Published: 29th November 2019
The Chris Adler interview: Lamb of God slept in parking lots and heated food on our van's engine
Adler was in Chennai as part of a drum clinic series covering India and Nepal. Around 80 musicians were in attendance
Whether you enjoy heavy metal or not, there's no denying that Chris Adler is truly one of the best drummers on Earth. Watch him behind a drum kit, moving his hands and feet at lightning speed and you might begin to wonder if he's even human. The Grammy-Award winning drummer and former member of Lamb of God and Megadeth might be too modest to accept such praise, but again, there's no denying that he's inspired a whole new generation of metal drummers.
Adler was recently at the Swarnabhoomi Academy of Music in Chennai for a two-day drum workshop where he interacted with his die-hard fans, many of whom were inspired to start playing after listening to him. But for all the fame and adulation he has received, it would come as a surprise to know that the world-famous musician who's played thousands of shows still gets sweaty palms before he gets on stage. Or did you know that he and his band members (LOG) had to heat cans of soup on the engine of their van and sleep in parking lots?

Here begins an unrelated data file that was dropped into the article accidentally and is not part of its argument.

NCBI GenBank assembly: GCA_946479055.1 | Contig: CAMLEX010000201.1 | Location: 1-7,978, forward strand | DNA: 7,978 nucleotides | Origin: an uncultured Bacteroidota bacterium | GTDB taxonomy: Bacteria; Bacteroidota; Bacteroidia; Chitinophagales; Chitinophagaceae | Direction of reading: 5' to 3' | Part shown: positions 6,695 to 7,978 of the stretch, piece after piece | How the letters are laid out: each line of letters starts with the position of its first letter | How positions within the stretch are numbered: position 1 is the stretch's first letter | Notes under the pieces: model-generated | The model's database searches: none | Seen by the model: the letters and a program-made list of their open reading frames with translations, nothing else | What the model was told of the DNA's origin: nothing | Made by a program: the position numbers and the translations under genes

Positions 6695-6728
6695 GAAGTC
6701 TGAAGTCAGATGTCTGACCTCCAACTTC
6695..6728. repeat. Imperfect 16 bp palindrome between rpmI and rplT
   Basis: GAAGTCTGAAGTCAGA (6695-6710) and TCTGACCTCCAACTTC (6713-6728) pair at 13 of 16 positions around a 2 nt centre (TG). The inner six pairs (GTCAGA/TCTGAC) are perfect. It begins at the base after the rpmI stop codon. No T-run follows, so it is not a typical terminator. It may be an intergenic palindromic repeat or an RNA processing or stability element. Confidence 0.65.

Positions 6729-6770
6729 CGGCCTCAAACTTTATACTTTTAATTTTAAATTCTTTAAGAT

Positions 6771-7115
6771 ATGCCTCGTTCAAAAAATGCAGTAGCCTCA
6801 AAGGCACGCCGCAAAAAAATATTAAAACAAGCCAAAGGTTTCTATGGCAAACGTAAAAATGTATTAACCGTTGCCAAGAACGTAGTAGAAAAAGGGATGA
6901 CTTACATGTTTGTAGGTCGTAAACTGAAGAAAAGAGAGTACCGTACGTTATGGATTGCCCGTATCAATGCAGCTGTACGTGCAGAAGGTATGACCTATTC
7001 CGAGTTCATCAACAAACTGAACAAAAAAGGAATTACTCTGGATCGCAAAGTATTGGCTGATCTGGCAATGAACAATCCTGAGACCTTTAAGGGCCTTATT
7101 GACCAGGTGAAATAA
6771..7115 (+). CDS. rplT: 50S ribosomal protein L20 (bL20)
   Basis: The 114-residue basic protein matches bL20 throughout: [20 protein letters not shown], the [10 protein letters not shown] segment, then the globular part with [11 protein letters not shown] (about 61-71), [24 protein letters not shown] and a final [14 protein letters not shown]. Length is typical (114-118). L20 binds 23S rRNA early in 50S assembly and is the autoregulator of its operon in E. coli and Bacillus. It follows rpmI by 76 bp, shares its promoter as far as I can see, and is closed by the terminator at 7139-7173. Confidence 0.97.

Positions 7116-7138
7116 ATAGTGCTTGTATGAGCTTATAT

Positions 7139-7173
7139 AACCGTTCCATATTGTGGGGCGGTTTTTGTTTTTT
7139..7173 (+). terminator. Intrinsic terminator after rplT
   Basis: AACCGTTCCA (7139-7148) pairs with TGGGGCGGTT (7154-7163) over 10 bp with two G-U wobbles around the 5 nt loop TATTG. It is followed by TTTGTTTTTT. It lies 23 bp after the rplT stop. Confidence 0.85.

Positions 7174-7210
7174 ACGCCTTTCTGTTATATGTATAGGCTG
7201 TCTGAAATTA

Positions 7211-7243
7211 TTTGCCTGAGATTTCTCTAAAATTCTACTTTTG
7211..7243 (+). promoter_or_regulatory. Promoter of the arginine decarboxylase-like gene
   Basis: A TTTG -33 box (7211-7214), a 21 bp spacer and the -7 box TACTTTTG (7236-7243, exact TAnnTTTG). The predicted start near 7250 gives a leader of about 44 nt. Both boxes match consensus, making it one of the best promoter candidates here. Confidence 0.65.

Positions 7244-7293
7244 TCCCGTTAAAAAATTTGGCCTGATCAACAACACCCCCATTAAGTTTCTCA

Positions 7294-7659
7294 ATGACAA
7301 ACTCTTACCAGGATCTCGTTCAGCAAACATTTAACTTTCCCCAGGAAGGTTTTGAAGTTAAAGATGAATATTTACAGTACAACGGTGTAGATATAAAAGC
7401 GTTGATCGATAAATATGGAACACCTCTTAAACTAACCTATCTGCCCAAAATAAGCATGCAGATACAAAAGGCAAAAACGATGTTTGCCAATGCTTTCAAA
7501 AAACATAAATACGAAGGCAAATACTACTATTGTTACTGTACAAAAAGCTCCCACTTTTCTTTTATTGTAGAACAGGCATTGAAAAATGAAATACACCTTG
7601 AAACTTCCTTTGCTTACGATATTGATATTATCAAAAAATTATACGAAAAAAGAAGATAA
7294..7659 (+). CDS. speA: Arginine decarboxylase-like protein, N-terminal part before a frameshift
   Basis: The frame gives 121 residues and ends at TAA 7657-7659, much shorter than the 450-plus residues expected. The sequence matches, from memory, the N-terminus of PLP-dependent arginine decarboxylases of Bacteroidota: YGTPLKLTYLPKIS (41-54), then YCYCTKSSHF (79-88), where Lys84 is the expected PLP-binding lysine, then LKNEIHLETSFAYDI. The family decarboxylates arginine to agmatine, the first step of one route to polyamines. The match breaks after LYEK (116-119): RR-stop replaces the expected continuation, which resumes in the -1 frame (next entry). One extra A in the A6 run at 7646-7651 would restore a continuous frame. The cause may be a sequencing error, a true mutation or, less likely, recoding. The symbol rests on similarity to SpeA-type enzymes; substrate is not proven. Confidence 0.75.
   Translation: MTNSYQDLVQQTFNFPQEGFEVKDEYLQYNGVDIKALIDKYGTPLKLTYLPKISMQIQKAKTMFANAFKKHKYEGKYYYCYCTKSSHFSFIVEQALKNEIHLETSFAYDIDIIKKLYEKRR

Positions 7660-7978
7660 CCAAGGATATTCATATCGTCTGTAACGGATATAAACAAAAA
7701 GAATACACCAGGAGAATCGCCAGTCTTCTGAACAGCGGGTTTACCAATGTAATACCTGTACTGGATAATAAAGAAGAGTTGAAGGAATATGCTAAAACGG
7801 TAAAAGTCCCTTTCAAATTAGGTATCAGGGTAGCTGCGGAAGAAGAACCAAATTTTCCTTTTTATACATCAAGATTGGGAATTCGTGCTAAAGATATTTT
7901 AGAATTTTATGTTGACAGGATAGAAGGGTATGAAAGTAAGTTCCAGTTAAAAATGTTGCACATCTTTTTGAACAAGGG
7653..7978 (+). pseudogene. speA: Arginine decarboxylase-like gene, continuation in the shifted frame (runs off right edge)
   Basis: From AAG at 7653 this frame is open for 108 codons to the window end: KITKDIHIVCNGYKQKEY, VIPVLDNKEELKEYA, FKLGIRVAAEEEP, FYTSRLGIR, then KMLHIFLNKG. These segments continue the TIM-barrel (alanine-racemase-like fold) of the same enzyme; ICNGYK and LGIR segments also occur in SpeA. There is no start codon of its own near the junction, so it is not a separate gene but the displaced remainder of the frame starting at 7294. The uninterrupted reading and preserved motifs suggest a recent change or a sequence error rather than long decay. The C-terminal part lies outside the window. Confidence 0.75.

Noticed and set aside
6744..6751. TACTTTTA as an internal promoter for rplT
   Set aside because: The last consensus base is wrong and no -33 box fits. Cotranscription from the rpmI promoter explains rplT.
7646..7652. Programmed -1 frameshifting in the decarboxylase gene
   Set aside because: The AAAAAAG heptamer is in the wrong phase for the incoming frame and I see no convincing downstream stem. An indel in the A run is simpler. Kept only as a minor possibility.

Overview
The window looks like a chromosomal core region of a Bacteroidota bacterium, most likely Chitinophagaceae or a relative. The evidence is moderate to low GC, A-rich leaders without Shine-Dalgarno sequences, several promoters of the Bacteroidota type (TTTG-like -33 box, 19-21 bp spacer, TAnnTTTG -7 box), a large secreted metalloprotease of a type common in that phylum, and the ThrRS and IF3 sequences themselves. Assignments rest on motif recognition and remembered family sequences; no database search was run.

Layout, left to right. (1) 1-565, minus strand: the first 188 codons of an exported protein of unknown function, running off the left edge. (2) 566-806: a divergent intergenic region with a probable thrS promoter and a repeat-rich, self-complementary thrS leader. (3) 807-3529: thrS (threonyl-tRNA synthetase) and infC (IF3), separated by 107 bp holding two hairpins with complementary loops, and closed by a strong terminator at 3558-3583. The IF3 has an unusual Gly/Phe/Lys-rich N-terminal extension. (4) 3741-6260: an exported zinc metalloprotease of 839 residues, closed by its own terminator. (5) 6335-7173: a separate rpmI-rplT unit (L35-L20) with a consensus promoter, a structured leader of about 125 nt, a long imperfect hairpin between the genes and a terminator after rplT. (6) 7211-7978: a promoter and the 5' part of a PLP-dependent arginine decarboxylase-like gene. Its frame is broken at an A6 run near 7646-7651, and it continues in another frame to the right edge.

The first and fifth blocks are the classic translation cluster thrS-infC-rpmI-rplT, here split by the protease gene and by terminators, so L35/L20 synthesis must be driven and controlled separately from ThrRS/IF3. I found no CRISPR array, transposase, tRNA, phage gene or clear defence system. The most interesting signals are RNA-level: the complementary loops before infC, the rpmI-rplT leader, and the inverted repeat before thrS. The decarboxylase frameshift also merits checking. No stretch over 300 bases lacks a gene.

We get up close and personal with Chris Adler as he reveals some interesting details about his journey so far, his inspirations and a bit of advice for the next generation of musicians. Excerpts...
You spoke about a lot of influences growing up. Who was your favourite drummer?
Probably my very favourite would be Stewart Coplen from Police.
You found a lot of new talent on the internet. Would you recommend that aspiring drummers put their content online?
As long as they're proud of it, absolutely. It used be just getting creative and then tour, tour, tour. Now, taking advantage of the technology that we have, you can be all over the world with a video all day long and all night long. Endorsement companies today are not just going after shows anymore. They're looking at YouTube hits, Instagram followers and that kind of stuff. That's the new era of how music is going to work. So I'd encourage any artist to take advantage of the technology.
What else can they do to put their music out there?
There's a lot of sites like Soundcloud and Spotify. Upload your own music on it. Also, artists should create something that stands out from the rest. Using multiple influences helps you create something unique. It's a crowded market for sure. There's no trick to making it work, but believe in yourself and love what you do, it'll stand out on its own.
A lot of of people say that it's important to follow what's trending, but you're also saying that it's important to create something unique. Where do you draw the line?